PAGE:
Glaciologists help with recovery of human remains

Ned Rozell for UAFGI

It’s not often that glaciologists help with the recovery of long-lost human remains, but military officials recently enlisted Martin Truffer for that purpose. The University of Alaska Fairbanks Geophysical Institute professor and graduate student Dave Podrasky came up with useful information on a Southcentral glacier that held plane wreckage and the remains of military men killed in a crash 60 years ago.

Colony Glacier, about 50 miles east of Anchorage, flows beneath the impact point of a military transport plane that crashed into 10,000-foot Mount Gannett in 1952. Because the accident site is so remote and rugged, no one had been able to recover the plane or the remains of its crew and passengers. Over time, Colony Glacier has churned the accident debris 14 miles downhill, close to the lake into which the glacier calves, Inner Lake George.

Photo courtesy of US Army Staff Sgt. Brehl Garza / A UH-60 Blackhawk helicopter from the Alaska Army National Guard prepares to drop off members of the 3rd Aircraft Maintenance Squadron’s Crash Recover team on Colony Glacier, Alaska on July 10, 2012.

In June 2012, Army Air National Guard pilots flying over the glacier in a Blackhawk helicopter saw aircraft parts on the dirty, cracked-up ice. The wreckage was that of a massive C-124 cargo plane that went down on a flight from Tacoma to Elmendorf Air Force Base in November 1952. Forty-one passengers and 11 crewmembers died in the crash.

As the military planned a recovery mission, David Martin, a civilian who works with the Alaskan Command at Joint Base Elmendorf-Richardson, contacted Truffer, whom he met a few weeks earlier, with the question of when the glacier might deposit the plane debris into the glacial lake. Could they wait another summer, or was 2012 the best time for action?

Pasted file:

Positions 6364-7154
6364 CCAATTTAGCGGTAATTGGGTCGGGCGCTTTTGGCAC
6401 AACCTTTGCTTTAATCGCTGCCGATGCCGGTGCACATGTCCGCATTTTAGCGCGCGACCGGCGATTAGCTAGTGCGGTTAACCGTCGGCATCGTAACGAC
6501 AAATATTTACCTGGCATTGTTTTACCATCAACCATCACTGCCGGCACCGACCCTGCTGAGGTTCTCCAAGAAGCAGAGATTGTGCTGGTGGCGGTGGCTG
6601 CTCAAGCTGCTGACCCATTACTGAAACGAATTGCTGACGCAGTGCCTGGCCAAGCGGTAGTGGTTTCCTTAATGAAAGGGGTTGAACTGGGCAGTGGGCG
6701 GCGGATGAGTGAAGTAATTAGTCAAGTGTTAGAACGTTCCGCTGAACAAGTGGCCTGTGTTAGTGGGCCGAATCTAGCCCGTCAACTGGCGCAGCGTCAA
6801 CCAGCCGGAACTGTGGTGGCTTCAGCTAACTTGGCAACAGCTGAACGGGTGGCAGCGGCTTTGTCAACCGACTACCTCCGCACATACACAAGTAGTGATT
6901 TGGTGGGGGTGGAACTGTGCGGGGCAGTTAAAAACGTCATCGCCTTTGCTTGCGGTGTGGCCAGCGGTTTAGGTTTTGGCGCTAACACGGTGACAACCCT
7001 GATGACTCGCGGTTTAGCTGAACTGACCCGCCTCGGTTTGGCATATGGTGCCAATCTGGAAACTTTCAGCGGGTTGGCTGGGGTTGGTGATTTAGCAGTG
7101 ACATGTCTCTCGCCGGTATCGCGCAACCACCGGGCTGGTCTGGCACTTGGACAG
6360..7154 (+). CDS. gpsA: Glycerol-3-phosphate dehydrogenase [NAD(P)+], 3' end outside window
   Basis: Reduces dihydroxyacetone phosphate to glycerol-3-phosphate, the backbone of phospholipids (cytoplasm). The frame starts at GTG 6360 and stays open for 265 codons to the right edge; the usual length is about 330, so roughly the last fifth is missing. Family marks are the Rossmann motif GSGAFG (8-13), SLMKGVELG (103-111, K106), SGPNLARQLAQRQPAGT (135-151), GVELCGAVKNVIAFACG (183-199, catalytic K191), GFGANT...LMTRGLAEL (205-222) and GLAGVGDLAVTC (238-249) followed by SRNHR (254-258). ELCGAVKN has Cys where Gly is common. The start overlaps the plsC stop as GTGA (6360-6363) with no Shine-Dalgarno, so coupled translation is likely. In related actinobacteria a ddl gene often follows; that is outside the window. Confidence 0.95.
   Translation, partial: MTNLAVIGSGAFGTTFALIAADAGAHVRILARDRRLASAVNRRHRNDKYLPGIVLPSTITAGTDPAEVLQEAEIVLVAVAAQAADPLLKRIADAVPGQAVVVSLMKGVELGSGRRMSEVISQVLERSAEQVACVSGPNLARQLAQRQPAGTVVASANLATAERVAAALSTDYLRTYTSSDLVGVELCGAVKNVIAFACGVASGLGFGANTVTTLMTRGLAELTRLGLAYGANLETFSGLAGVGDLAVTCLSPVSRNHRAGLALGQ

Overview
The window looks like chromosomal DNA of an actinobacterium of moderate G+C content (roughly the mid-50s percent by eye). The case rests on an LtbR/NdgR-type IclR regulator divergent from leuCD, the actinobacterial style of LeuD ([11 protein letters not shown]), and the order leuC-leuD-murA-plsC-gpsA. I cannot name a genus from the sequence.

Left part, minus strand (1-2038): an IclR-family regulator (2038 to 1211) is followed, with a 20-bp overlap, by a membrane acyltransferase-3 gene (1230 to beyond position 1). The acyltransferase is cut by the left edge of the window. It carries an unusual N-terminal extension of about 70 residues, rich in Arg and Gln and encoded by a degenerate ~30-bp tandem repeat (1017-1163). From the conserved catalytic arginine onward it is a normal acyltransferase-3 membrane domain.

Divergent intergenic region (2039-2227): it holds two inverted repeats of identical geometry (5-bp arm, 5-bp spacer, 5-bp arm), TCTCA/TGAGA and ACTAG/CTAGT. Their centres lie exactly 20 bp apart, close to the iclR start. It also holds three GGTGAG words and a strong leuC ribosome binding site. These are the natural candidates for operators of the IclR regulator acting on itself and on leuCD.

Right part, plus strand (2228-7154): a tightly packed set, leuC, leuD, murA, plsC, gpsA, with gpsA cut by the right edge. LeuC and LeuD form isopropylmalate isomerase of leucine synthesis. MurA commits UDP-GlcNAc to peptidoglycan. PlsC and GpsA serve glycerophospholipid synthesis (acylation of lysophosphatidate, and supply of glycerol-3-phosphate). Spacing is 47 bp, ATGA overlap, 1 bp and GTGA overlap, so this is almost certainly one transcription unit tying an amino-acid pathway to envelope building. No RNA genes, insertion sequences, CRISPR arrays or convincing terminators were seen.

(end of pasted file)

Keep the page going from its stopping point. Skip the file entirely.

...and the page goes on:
Truffer asked Podrasky, a doctoral student specializing on Greenland glaciers, if he could determine how fast Colony Glacier flows. Podrasky found clear satellite images of Colony from the summers of 2001 and 2002. By identifying the same crevasses on the glacier and seeing how they moved in one year, Podrasky was able to come up with an answer.

“The crash site was just 500-meters-to-one-kilometer from the calving front,” said Podrasky, who produced a color-coded map of the glacier’s surface speed for the military team. “The glacier is flowing about 300-to-400 meters a year, so it seemed like they did need to go out and start retrieval this summer.”

The glaciologists also loaned the recovery team a drill with which to sink a rod deep in the surface of the glacier. By marking the rod with the level of the ice, the recovery groups could see how much glacier was melting near the crash debris.

Photo courtesy of US Army Staff Sgt. Brehl Garza / Army Capt. Daniel Perpich and Staff Sgt. Joshua Richardson, of the US Army Northern Warfare Training Center, search Colony Glacier for debris July 10, 2012. The Joint Base Elmendorf-Richardson recovery team responded to a sighting by the Alaska Army National Guard that appeared to be aircraft wreckage.

“In that area, in a warm summer, you can have 30 feet of ice melt,” Truffer said. “You should expect that more stuff comes out as the ice melts.”

Alaskan Command staff contacted specialists with the Joint Prisoner of War/Missing in Action Accounting Command, based in Hawaii, whose job is to account for Americans lost during past U.S. conflicts.  JPAC members teamed up with Alaska-based military personnel, as well as the Alaska National Guard, to recover human remains on the glacier. The JPAC team returned to Hawaii with the recovered bones and other possible human remains, which they are analyzing in a laboratory before notifying relatives of the dead.

Lt. Col. William Nall of Elmendorf-Richardson is part of a team that used the drill loaned by GI researchers. His group is still recovering pieces of the giant aircraft from Colony Glacier and expects to travel to the glacier again in September.

Nall said the information from the GI glaciologists was useful to the recovery team. Podrasky’s map revealed that this summer was the best time to get on the glacier, and those on the glacier felt better knowing it crept just a few feet each day and wouldn’t swallow them up while they worked.

“All of the information (Truffer and Podrasky) were able to get to us was key,” Nall said.


Find much more on arctic science at Frontier Scientists

Posted at University of Alaska Fairbanks News: Headlines by Ned Rozell on August 30 2012

Since the late 1970s, the University of Alaska Fairbanks’ Geophysical Institute has provided this column free in cooperation with the UAF research community. Ned Rozell is a science writer for the Geophysical Institute.